Forelinksters gathers up the best rated public golf courses from Golf, Golf Digest, and Golfweek magazines, and created a guide to the best golf courses to play in America, here’s our list of the best golf courses in Fort Lauderdale in alphabetical order:
1. Boca Raton Resort & Club The Boca Raton Resort was built in the 1920′s, and is still a classic Mediterranean style resort, designed by Mizner. Grand hotel and setting between Federal Highway and the Intracoastal, south of Palmetto Park. There’s two 18 hole courses here and you need to stay at the resort to play them. The Resort course was originally designed by William Flynn in the 1920′s with recent redesign work by Gene Bates. The Country Club course is more of a typical Florida style golf club, designed by Joe Lee, a Florida parkland type of course, a little longer and tougher than the resort course, plenty of sand and water, and the greens tend to be elevated and well protected.
2. The Club at Emerald Hills Like most in Florida, the course is routed through a residential development, with water in play on most holes. It can play to 7,300 yards from the back tees, and a tough 146 slope, but has three other sets of tees. Challenging course with a number of forced carries, designed by von Hagge/Devlin, usually in good shape, fairly routine Florida course.
3. Deer Creek Golf Club is one of the better public access courses in the area, and is on the expensive side, but rates drop by more than half off-season. It was designed by Bill Watts and Art Hills, is always in great shape, it can be very difficult depending on which tees you play from. There’s water in play on at least half the holes, and it’s very well bunkered, especially around the greens.
4. Grande Oaks Golf Club, aka Bushwood from Caddyshack There’s only two ways to play Grande Oaks, the golf club where Caddyshack was filmed, one is join, the other is to stay at one of the hotels that have privileges, like the Ritz Carlton, Hyatt, Sheraton, or Hilton in Ft. Lauderdale. The course doesn’t have the feel of a typical Florida course, while there’s a good amount of water and sand, it seems more a northern style parkland style of layout, with tree lined fairways and without palm trees, on slightly rolling land.
5. Heron Bay Golf Club is a former PGA Tour stop, and is routed through an upscale master planned community. It was designed by Mark McCumber and plays to 7268 yards, 127 slope and 74.9 course rating from the back tees. Usually windy here, flat layout with lots of sand and water, well guarded greens and fairways.
6. Inverrary Country Club used to be the PGA tour stop in the mid-70′s, and lost out to some of the more higher profile and newer designs, but the course is still solid. There’s two courses here, both designed by Robert Trent Jones, Sr, and prices vary wildly depending on the season. The East Course is the former tournament course, and it longest, and most difficult. The West course is the shorter of the two, but has over 100 sand bunkers and 9 holes with water in play. The layout is a classic with tree-lined fairways, playing to slightly raised and well bunkered green s which are quick, true rolling and mildly undulating.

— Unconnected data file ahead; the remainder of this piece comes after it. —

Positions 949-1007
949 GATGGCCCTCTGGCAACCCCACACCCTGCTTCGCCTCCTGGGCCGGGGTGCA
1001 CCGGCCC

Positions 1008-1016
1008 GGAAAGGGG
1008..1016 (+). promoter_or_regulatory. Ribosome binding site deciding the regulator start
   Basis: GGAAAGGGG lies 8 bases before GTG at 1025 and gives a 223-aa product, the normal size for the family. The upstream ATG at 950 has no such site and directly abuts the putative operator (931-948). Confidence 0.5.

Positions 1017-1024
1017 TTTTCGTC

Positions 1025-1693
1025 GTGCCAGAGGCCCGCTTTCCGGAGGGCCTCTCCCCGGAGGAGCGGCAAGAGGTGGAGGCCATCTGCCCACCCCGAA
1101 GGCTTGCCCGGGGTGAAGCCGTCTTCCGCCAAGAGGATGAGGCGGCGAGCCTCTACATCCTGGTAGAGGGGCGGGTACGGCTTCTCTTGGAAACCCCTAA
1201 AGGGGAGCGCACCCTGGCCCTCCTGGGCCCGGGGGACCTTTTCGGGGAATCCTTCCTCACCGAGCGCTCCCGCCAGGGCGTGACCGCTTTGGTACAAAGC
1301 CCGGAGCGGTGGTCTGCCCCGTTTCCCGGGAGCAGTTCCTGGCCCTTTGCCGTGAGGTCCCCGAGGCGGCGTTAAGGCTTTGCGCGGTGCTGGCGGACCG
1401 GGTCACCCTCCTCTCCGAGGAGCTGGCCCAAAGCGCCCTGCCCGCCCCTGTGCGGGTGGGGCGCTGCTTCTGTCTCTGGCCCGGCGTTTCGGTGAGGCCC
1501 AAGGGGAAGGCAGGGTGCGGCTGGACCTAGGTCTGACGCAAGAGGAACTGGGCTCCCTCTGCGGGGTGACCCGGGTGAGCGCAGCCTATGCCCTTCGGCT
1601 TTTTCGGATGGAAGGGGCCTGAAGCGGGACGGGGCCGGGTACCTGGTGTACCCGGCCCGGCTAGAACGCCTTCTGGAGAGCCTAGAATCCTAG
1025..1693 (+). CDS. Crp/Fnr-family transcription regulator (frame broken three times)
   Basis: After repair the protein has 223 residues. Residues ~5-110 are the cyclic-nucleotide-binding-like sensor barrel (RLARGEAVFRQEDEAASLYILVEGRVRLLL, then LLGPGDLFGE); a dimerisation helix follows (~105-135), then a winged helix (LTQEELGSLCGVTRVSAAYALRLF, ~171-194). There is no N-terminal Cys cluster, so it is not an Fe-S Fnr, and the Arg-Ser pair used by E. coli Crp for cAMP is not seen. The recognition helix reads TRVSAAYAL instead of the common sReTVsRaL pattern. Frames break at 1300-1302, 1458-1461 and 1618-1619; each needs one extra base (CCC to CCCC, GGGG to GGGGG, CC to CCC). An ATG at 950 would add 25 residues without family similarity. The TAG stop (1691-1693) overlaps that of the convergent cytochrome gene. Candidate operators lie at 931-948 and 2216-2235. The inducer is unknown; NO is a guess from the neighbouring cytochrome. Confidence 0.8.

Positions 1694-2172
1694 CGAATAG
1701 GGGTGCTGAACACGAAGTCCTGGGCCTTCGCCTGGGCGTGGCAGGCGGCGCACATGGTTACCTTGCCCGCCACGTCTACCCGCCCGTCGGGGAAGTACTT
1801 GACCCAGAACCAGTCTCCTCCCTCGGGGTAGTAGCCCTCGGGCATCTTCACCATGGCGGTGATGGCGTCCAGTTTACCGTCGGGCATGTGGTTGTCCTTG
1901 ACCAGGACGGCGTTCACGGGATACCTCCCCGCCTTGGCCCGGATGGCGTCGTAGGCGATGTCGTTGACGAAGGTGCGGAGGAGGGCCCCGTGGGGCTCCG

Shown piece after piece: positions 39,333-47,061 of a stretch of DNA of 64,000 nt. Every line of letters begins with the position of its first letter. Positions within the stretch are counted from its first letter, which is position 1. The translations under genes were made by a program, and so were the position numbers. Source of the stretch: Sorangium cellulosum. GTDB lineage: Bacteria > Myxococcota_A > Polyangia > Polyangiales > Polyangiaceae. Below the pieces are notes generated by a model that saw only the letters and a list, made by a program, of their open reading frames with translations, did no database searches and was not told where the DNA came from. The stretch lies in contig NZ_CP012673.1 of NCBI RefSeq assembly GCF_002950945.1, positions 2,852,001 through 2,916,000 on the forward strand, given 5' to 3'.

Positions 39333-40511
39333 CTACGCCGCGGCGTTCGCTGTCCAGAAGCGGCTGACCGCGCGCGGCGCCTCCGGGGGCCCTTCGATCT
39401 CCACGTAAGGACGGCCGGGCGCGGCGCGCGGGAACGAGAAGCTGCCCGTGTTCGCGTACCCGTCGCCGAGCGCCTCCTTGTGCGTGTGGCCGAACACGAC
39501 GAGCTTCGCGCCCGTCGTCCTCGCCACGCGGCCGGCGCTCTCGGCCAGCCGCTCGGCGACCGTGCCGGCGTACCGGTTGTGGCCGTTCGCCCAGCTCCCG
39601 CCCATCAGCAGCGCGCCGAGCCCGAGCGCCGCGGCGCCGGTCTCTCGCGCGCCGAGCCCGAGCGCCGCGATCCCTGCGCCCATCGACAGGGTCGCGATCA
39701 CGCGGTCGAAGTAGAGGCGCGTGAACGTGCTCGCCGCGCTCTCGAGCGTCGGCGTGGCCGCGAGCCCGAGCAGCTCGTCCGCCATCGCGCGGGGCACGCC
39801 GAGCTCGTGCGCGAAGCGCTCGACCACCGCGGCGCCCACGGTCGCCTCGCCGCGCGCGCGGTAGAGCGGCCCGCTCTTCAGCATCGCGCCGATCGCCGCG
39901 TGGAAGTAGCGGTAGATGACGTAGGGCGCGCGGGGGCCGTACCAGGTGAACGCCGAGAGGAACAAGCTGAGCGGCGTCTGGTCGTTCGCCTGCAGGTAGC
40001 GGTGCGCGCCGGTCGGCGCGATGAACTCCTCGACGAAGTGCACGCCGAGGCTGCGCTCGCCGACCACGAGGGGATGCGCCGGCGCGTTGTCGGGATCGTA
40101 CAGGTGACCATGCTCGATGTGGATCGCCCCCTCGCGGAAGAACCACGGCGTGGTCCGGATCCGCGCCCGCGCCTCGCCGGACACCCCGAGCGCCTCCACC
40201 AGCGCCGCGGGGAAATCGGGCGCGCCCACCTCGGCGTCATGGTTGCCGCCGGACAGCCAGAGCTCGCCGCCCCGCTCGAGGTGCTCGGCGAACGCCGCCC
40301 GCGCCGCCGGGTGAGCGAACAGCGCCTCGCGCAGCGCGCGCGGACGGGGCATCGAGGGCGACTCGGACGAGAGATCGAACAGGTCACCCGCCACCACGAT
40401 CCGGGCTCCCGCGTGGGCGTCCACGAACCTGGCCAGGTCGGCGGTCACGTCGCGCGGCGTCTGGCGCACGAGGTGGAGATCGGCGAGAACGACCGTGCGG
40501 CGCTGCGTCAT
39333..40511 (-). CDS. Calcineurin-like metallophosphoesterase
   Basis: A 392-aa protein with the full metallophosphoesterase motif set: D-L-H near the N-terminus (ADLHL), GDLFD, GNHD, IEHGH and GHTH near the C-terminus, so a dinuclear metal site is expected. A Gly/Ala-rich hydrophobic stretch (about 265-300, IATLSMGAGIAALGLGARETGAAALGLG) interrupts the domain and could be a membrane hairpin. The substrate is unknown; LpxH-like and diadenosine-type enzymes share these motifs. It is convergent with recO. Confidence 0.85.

7. Jacaranda Golf Club Located just west of the Broward Mall on Broward Blvd, 15 minutes from the Ft Lauderdale Airport. Two 18 hole championship layouts here, The West Course, a Bobby Weed redisgn of Mark Mahannah’s original, the front nine’s a nice warm-up for a more brutal backside. The East course is the more notable course and has been a venue for a number of PGA and USGA tournaments. It was redesigned by Bobby Weed as well, and has wide palm tree lined fairways and a somewhat rolling hills terrain, with typical Florida course water hazards and a lot of traps throughout.
8. The Cypress Course at Palm-Aire Palm-Aire is a massive residential golf course community just west of I-95 between McNab Road and Atlantic. There’s a total of four 18 hole golf courses, semi-private, and open to public play, The Cypress and Oaks are the best courses. The Oaks is the premier layout, an original George Fazio design, redesigned by nephew Tom Fazio, it’s 6,370 yards from the back tees, 70.8/125 ratings. The Cypress is a Fazio/Fazio design as well, opened in the early 1970′s, and from the White tees plays 6o 6,051 yards, 70.6/134 ratings, par 71, and is the toughest layout of all, a little funky, small greens, tight approaches.
9. Plantation Preserve Golf Club was designed by Devlin, VonHagge, Smelek & Baril, and is an Audubon certified design. It’s a great course for a muni, but prices range depending on the season. The course layout has wide fairways that are bounded by a series of lakes that wind through the property creating some interesting hazards, with 13 holes having water in play.
10. Polo Trace Golf Club is located north of Fort Lauderdale on the west side of Delray Beach in an upscale housing development, and is an open links type of course, but with water in play on eight holes. It was designed by Karl Litten and Joey Sindelar, and opened in 1989. From the back tees, the course plays to 7100 yards 139 slope, but has three other tee box options.
11. The Diplomat Golf Resort is in Hollywood between Miami and Ft. Lauderdale. It’s part of the Westin hotel chain and a full service resort, but you don’t have to stay there to play the golf course. Very upscale and swanky resort, conditions and service are five star. The golf course was originally designed by Robert von Hagge in the mid-1950′s, and redesigned by Joe Lee. The routing is over flat land through banyan, gumbo limbo, and palm trees with sand throughout, with the wind always a factor being so close to the beach.